From a policy standpoint, several additional considerations are important in recommending mandatory mediation. It is essential that mediators have specialized, intensive training and experience in divorce and custody matters, in domestic violence assessment, and in divorce mediation. Training and experience as a therapist, evaluator, lawyer, probation officer, or judge does not adequately prepare one to be an effective mediator. Further, settlement rates should never be considered as the sole indicator of the success of a program. Many experienced mediators believe that settlement rates in excess of 85% in custody disputes may reflect administrative or mediator coercion to settle and diminish the likelihood of client self-determination. Serious issues, such as substance abuse, impaired mental capacity, and child neglect and abuse, are often more appropriately resolved in more adversarial proceedings, including custody investigations, judicial settlement conferences, hearings, and trials.

Mediation should also be available for those who seek assistance in developing or changing parenting plans for their children. For parents who are without formal disputes but need information and assistance, a premediation consultation could be beneficial and might prevent conflict escalation. Such consultation services could be provided by courts or agencies in conjunction with educational programs, with backup mediation available for parents requiring dispute resolution services. A hierarchy of services targeted at different levels of parental conflict is likely to be the most effective combination, from both an economic and a parent-child perspective.

Mediation of Financial Disputes

Comprehensive divorce mediation, when provided by skilled, knowledgeable mediators, is more cost-effective than adversarial processes, results in equitable agreements more satisfactory to its participants, produces more compliance, contains conflict, and facilitates more cooperative communication.41,76,98,116,117 Clients in court-connected custody mediation often express the desire for mediators to resolve their support issues as well. Given the increasing number of clients handling their own divorces, mediation services should be available and affordable for settling simple property and support matters. Most states require that custody and financial disputes be settled in separate proceedings. With the adoption, in many states, of child support guidelines that tie the amount of child support to the nonresident parent's time with the child, these two issues have become inextricably linked. The advantage of comprehensive mediation is the ability to explore financial and child-related issues separately on their own merits in one setting, acknowledging their interdependency, but reaching equitable agreements within each sphere.

It should be noted that neither custody mediation nor comprehensive divorce mediation produces significant changes in adult or child adjustment,60,108,117 nor should it be expected to do so, given the brevity and task focus of the process. Other than reaching an agreement with less acrimony and cost, the advantages of mediation are short-term rather than longer lasting and are limited primarily to more positive interactions between and perceptions of the divorcing spouses.108,117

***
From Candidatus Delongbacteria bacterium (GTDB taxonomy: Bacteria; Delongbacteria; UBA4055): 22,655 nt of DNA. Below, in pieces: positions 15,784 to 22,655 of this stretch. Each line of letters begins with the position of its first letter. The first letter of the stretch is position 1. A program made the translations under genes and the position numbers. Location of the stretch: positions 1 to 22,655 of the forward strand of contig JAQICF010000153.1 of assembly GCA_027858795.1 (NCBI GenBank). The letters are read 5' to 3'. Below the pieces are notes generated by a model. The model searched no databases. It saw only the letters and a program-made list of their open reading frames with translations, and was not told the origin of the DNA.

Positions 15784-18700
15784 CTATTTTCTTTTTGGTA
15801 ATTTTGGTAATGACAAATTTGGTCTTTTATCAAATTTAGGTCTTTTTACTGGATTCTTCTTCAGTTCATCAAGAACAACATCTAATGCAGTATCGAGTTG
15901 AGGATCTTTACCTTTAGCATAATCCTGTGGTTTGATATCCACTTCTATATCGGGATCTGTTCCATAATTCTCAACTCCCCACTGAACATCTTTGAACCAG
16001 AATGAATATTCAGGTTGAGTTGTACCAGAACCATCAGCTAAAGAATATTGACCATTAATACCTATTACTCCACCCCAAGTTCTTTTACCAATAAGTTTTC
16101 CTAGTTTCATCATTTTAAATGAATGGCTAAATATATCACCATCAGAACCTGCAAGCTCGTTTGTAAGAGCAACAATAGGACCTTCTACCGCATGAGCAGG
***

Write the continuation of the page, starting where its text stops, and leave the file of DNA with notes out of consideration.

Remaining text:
Special Master and Arbitration Programs

A small group of divorcing parents, estimated to be 10% to 15% in number, remain in high conflict after divorce.20,35,118 Members of this chronically litigating group use a disproportionate amount of the court's time and resources, and deplete their own economic resources and energies. Several California jurisdictions have initiated a special master program in an attempt to settle the continuing stream of postdivorce child-rearing disputes presented by this population outside the court.119While some of these parents have a history of serious problems and chaotic functioning,19,118 others of these parents.136 have widely divergent child-rearing goals and values, and disagree about almost everything.

A special master is a hybrid court officer who has the authority to make certain decisions related to parenting and visiting that the parents cannot make themselves. Special masters' decisions and subsequent court orders are subject to judicial review upon appeal of a parent. The majority of special masters are mental health professionals with considerable training and experience in divorce, custody evaluations, child development, parenting issues, and mediation.119,120 Different models of decision making are used by special masters, the most common of which is a mediation/arbitration model. In this model, the special master first attempts to mediate parents' disputes; but, if parents cannot reach agreement in a brief mediation, the special master then prepares a written decision, which can become a court order.

Special masters are generally appointed upon recommendation of the parties' attorneys or judges when parents have a history of repeated litigation and high acrimony, in recognition of their very limited ability to communicate and cooperate about their children. It is recommended that pilot projects which assess different models of decision making for chronically litigating parents and which incorporate education, mediation, and arbitration roles be established and evaluated. Special educational materials for this difficult group of parents, and guidelines for parental behaviors at transition, on the phone, at children's school, and at social events should be developed and evaluated.